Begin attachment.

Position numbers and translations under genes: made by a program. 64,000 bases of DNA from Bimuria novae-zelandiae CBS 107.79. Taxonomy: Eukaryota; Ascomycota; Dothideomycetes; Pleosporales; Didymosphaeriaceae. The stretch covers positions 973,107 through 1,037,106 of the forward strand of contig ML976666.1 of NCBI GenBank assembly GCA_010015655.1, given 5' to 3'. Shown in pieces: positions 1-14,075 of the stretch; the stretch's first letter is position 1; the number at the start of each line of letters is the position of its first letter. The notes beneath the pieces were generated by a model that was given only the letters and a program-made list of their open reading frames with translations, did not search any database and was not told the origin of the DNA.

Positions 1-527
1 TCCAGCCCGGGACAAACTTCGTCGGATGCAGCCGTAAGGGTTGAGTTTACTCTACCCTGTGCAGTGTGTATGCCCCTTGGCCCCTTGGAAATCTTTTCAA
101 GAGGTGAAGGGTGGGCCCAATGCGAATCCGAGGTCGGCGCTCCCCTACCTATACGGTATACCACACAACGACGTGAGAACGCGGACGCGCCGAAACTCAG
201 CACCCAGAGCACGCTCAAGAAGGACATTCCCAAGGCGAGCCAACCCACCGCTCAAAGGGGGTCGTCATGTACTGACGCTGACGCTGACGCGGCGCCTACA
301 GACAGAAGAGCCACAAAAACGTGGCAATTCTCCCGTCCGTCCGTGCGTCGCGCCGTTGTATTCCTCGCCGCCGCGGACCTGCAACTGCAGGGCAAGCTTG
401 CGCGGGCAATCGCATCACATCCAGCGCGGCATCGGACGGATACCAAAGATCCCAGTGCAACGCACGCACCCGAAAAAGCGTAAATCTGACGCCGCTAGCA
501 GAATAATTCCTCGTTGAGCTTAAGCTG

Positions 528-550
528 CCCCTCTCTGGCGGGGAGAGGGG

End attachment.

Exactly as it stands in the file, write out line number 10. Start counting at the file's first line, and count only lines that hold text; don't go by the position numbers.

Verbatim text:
528 CCCCTCTCTGGCGGGGAGAGGGG